Mixing punk and politics
Corby band Flash Peasants style themselves as a ‘two man protest’ making songs that ask the listener to consider modern day life
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By Sarah Ward
“The live performance became our version of activism. Some people go down to a protest, some people sign a petition, we like to write a song and air our frustrations that way.”
For Stephen Crook, one half of Corby band Flash Peasants, his band’s music is a means through which to have a say about the state of the world, both global and local.
Songs such as Three Day Week and Do This lay out what it’s like to live in today’s England, working to make ends meet and wondering how change can be made.
Embracing their small town roots and working class origins, Crooks and long time friend Shaun Flynn, began Flash Peasants in 2017 and have since released two EPs.
Their style is a combination of hip hop and punk - the pair both rap the lyrics - and they perform on stage without instruments with their mate DJ OP1 playing their music on the decks.
Crook tells me when we sit down at Corby cafe the Hungry Hossee how their ‘two man protest’ evolved.
“It kind of started out Shaun and I just venting and trying to figure out our own opinions.
“For us it does have a local focus, but there are the national and global issues as well, but we just do it in a typical Corby way, I guess.”
The culture wars, the class system and the grind of daily life are all embedded in the lyrics. The band’s name also has political origins and is a comment on modern day society.
“Long story short, we’d been somewhere and had a few beers and we were putting the world to rights and then someone said it [flash peasants] as a throwaway comment. We were talking about society now - basically it boiled down to there is still that hierarchy and the peasantry is much better off now than we were, but essentially we are still kept in our place by the structures of society.”
Flash Peasants is not the first band the friends have been in together.
Crook and Flynn went to the same Catholic secondary in Corby, before becoming band mates in Corby rock group Acoda.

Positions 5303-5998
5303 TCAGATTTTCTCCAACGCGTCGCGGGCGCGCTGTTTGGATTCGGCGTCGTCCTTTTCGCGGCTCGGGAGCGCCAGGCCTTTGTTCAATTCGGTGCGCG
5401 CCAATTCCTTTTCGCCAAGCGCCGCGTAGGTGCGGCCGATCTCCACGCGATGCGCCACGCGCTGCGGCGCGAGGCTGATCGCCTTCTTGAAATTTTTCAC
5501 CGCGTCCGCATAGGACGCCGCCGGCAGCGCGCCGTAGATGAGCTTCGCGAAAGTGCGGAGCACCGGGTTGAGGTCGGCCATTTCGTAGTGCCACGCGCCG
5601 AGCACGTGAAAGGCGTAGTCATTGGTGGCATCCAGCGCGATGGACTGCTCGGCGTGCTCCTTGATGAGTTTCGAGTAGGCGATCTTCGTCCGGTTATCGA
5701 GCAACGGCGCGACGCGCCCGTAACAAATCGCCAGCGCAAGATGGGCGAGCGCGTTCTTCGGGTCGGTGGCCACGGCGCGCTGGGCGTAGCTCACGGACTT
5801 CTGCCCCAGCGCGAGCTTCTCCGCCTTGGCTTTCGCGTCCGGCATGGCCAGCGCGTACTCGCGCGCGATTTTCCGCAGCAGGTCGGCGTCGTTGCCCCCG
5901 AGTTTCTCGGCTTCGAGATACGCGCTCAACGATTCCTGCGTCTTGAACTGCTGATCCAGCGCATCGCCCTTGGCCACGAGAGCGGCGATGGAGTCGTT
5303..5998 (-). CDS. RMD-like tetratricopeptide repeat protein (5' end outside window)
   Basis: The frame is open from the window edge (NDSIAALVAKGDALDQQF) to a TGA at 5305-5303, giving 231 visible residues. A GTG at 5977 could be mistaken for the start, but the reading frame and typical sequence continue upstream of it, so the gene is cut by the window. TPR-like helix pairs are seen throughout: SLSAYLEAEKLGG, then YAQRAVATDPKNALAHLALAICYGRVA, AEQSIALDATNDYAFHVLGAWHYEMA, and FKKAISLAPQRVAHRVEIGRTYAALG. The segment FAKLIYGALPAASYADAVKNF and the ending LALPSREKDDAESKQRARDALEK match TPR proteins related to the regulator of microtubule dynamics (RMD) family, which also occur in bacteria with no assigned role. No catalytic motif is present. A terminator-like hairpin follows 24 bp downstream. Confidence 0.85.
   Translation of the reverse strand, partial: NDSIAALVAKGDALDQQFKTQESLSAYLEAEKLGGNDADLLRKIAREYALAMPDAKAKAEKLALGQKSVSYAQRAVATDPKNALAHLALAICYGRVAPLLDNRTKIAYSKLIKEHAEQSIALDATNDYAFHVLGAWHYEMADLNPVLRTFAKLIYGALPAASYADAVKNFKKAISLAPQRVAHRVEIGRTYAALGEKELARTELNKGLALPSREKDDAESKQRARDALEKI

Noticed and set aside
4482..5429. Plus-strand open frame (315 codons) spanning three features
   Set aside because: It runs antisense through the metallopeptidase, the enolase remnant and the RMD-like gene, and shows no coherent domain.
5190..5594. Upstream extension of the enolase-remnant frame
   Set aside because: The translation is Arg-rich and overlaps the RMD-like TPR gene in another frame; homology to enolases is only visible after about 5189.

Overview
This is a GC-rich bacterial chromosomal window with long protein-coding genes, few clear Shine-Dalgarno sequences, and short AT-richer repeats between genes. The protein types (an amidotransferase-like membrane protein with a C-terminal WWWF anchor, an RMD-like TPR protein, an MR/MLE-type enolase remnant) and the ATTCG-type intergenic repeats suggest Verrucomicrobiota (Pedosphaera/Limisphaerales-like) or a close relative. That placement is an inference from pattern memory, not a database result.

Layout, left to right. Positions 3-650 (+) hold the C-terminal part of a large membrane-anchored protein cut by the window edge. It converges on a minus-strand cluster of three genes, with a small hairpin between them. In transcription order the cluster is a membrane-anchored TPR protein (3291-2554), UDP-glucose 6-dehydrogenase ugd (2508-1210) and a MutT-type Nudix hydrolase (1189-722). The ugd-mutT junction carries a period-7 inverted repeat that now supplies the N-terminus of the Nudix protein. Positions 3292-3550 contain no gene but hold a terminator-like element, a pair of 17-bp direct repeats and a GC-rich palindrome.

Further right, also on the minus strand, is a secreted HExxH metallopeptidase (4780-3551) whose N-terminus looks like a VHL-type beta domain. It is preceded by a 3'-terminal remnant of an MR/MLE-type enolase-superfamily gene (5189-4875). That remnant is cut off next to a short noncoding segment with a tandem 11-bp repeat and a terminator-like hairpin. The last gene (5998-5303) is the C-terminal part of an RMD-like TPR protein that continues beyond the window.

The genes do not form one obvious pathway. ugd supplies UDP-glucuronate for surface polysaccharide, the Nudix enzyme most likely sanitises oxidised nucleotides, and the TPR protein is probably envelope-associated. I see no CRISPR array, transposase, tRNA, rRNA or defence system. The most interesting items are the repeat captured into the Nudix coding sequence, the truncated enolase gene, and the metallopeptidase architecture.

Started in the late 2000s, the band went on to have reasonable success, touring the country, playing large festivals and releasing a well received album.
But it came to an end and the experience has taught them that it’s not the acclaim but their own enjoyment of the music that is important.
“You could say we are making a name for ourselves, but it is not something I pay much attention to. When I was younger, all I wanted was for people to know about our band, but that is a lot less important to us now.
“It is not a full time project and we’re really patient with it.
“We were in a rock band together - which we dedicated a lot of time to. Lots of touring round the country and sleeping in a van.
“But when that ended we still wanted to make music together, but we were growing older and we had other responsibilities in life, so as and when we get time or when we feel compelled to, Flash Peasants is there for us to enjoy.”
Crook has been playing music since a young age, he plays drums, bass guitar and was taught to play the piano by nuns. He now works in schools (including the primary he went to) teaching kids music.
The band makes music in a variety of ways, collaborating with both local musicians and those from further afield.
“We have a few different methods when it comes to making the music.
“We’ve had collaborative efforts with people, who will make a beat and they will send it to us and we will put the words on top and then other instances where Shaun has written the drum beat, the base, the guitars and puts it onto his computer as a demo and we put the words on top of that.
“And then we’ve had songs where I’ve got an idea and I explain it to somebody else and they make some music and I say ‘I like this but can you change that’ and then we will put the words on it. So there is not one set way of doing it. But we can write and perform music.
“But when we perform live we are not playing instruments - it is just a microphone and our DJ on the turntables.”
They put a lot of creative energy into the visuals to go with their music. The video for Three Day Week, filmed and produced by Michael Pheasant, won best video in December at the first ever Northamptonshire Local Music Awards. Styled as an Anchorman pastiche, it has production values any music act would be proud of with Crook and Flynn showing they can lip sync with the best of them.
Anyone who wants to hear the band’s music will have the chance next weekend at a gig at the Raven Hotel, Rockingham Road, Corby, at the Mayday Mayhem II event on April 30.
“It’s such an amazing venue. It’s where ourselves and our musical peers cut our teeth. It is where we played some of our first gigs, so it is cool to be going back there for that show.”